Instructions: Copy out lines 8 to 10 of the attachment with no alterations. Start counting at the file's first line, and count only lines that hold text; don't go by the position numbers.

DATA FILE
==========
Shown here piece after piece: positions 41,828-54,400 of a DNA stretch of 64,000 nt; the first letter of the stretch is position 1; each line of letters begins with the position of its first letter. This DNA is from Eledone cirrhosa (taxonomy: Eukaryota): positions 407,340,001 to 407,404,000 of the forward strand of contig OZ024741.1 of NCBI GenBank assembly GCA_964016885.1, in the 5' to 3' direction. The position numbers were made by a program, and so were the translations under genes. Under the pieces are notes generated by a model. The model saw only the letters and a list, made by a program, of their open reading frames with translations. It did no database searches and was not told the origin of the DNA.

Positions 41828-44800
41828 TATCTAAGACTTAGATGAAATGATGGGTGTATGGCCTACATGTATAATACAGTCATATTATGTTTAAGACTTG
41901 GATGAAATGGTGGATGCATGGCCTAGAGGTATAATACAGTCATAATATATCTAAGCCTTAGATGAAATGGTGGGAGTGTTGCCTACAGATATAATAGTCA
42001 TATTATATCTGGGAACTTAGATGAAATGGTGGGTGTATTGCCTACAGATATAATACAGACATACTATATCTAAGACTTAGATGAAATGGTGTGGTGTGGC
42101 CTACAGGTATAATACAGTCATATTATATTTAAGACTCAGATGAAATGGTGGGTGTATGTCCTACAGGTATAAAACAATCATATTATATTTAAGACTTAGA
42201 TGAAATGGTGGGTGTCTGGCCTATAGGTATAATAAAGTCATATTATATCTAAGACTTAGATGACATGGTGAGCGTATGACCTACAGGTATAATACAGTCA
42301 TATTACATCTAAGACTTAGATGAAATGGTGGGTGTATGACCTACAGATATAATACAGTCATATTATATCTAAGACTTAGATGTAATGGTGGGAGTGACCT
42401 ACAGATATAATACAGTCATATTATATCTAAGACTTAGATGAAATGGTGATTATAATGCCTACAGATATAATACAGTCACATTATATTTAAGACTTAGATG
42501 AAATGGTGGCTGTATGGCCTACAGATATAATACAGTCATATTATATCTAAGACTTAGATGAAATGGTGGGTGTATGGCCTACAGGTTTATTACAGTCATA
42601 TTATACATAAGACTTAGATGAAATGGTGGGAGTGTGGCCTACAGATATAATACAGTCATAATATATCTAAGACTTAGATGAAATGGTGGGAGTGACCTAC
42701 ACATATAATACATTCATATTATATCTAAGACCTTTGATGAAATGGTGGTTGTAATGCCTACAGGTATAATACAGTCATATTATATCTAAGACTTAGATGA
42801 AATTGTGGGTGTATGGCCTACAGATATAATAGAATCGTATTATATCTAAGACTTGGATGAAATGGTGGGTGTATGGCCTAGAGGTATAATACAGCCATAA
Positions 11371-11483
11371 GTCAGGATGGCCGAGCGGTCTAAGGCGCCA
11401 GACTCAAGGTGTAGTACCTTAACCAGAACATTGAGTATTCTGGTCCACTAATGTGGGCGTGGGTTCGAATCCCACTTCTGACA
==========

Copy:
42301 TATTACATCTAAGACTTAGATGAAATGGTGGGTGTATGACCTACAGATATAATACAGTCATATTATATCTAAGACTTAGATGTAATGGTGGGAGTGACCT
42401 ACAGATATAATACAGTCATATTATATCTAAGACTTAGATGAAATGGTGATTATAATGCCTACAGATATAATACAGTCACATTATATTTAAGACTTAGATG
42501 AAATGGTGGCTGTATGGCCTACAGATATAATACAGTCATATTATATCTAAGACTTAGATGAAATGGTGGGTGTATGGCCTACAGGTTTATTACAGTCATA